“While Minodes helps us with IoT-driven data, Hogarth helped us with product development in terms of software interfaces for us and the stores,” said Chauhan. “Alibaba helped us with database management systems by helping us generate insights from data lakes that we formed after gathering data from multiple sources including Minodes.”

The data collected and stored in data lakes is processed through predictive algorithms and machine learning to offer actionable insights that would help the DLF division and stores better understand consumers.

E-commerce experience

So while DLF and its stores are clearly benefiting, what’s in it for the consumer? Chauhan says DLF’s mall division has developed an app called Lukout.

Once a users consents, Lukout can personalise the shopping experience further.

Via the app, whose interface is along the lines of the iOS App Store, brands can target their audience with aggregated content from their virtual storefronts and also offer discounts to customers directly.

This means that users can see catalogues of different stores and brands just like they would on an e-commerce app or website. In addition, they can also find out about offers and discounts even before visiting the mall.

“With all the insights that we provide the stores, they have a web interface via which they can push offers and discounts to their customer similar to a Facebook digital campaign targeting the age group, city and other criterion,” Chauhan says.

The app is intelligent enough and programmed in such a way so as not to bombard the customer with offers but to match his interests to a select few deals.

Chauhan thinks this could give proximity and personal marketing a new meaning.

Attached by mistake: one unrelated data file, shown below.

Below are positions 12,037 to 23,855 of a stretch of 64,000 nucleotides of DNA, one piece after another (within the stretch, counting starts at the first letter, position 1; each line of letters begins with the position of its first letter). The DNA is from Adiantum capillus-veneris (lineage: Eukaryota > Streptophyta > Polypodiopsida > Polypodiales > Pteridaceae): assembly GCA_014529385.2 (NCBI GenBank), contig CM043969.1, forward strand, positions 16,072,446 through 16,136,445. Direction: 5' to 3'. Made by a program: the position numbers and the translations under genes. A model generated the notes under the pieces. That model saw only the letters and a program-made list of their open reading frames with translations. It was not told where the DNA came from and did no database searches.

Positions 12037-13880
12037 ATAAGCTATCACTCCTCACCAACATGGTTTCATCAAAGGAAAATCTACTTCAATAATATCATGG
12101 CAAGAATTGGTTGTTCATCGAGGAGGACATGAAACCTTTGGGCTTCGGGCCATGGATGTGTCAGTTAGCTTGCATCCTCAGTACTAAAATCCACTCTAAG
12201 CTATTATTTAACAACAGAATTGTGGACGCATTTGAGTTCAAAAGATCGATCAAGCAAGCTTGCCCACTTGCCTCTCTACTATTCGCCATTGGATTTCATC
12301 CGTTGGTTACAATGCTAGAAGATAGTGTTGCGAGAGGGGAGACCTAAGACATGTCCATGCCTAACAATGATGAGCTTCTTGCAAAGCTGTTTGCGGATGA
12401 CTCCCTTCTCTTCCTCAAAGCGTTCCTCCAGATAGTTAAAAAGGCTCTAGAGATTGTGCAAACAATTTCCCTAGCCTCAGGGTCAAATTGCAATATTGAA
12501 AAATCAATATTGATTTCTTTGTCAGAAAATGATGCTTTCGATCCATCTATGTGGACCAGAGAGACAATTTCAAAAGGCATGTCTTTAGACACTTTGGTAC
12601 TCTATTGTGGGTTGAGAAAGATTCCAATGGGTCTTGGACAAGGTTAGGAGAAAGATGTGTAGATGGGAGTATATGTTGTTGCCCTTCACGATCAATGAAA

“Our stores can now offer more direct offers in the future instead of mass discounts which will not only save money for them but also increase sales or conversions,” he says.

And then of course there is the added bonus of getting the product immediately.

He also said that DLF was speaking to payment companies and startups to make shopping experiences smoother so that people don’t have to wait in queues.

The app also has other features built into it like a concierge service, and a medical and security service, among others.

“The consumer app will always be free. However, if you are wondering why we are offering data analytics to our stores for free, then the clarification is simple. We have an agreement with our stores to share revenue that they earn. If we help them grow their revenue, then we get a larger share and our revenue increases,” Chauhan says.

According to Chauhan, early evidence indicates that this strategy is already reaping benefits.

“In a beta test, we have seen that the repeat customer number has gone up by 18-20% and conversions have gone up by 20-25%. That translates to a direct increase in revenue by 17-18%,” he said.

DLF is looking to achieve a digital reach of 9.8 million consumers and acquire 3.8 million consumers on the Lukout app by 2020.

Chauhan did not reveal how much money DLF had pumped into its Phydigital project, but said that the company expects a 1.5x return on its investment.

DLF also has a phase-wise plan where it wants to bring about further integration and personalisation.

“Imagine you are customer waiting for your coffee from Starbucks and there is a Shoppers Stop right next to it. You might get a notification on your phone saying that for the next hour, you can get a discount on certain brands,” Chauhan says, adding that these future offers will be pushed directly via DLF and not the stores themselves.